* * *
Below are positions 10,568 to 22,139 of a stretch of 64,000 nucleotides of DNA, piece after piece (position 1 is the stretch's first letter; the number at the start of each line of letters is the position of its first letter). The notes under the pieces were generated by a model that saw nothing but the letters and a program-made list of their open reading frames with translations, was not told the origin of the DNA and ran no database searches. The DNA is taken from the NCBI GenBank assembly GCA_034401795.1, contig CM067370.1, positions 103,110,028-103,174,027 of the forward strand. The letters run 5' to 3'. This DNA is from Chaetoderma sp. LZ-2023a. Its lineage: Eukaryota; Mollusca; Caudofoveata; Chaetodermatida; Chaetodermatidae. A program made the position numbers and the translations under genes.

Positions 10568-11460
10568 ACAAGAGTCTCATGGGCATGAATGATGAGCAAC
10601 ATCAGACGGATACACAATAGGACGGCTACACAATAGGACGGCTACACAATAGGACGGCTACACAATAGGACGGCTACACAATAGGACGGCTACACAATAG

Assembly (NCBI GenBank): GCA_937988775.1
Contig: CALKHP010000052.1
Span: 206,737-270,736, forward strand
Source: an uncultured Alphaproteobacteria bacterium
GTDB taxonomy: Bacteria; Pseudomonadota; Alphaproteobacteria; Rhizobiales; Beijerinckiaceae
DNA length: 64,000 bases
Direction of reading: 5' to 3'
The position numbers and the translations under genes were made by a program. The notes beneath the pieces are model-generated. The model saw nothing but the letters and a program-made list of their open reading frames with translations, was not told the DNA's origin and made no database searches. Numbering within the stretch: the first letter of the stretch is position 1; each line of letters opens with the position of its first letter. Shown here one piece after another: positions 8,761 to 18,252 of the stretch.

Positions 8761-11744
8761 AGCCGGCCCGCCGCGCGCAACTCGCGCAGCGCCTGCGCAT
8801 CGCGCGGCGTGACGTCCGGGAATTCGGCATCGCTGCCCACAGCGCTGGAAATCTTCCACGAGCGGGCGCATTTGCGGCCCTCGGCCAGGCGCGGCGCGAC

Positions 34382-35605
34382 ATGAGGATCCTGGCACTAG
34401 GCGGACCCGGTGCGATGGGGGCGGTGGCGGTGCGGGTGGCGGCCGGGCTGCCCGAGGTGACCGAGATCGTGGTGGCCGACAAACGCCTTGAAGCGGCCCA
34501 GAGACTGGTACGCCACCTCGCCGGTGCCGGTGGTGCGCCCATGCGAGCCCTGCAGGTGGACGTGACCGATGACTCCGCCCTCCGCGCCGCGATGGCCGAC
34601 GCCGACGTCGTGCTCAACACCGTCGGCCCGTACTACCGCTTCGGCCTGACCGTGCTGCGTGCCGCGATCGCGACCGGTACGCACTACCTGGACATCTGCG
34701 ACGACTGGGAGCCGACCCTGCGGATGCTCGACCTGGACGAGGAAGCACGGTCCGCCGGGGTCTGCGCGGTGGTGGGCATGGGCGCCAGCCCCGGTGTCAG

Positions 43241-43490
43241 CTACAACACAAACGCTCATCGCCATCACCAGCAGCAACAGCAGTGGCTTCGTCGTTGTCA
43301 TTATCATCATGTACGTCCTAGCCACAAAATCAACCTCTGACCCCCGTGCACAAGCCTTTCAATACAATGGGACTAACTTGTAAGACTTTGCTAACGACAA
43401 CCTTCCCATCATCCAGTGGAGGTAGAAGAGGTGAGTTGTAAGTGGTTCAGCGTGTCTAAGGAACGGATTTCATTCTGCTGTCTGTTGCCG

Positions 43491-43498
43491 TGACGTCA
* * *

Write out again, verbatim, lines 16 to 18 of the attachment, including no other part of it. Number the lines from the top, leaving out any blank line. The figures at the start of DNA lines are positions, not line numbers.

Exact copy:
Positions 34382-35605
34382 ATGAGGATCCTGGCACTAG
34401 GCGGACCCGGTGCGATGGGGGCGGTGGCGGTGCGGGTGGCGGCCGGGCTGCCCGAGGTGACCGAGATCGTGGTGGCCGACAAACGCCTTGAAGCGGCCCA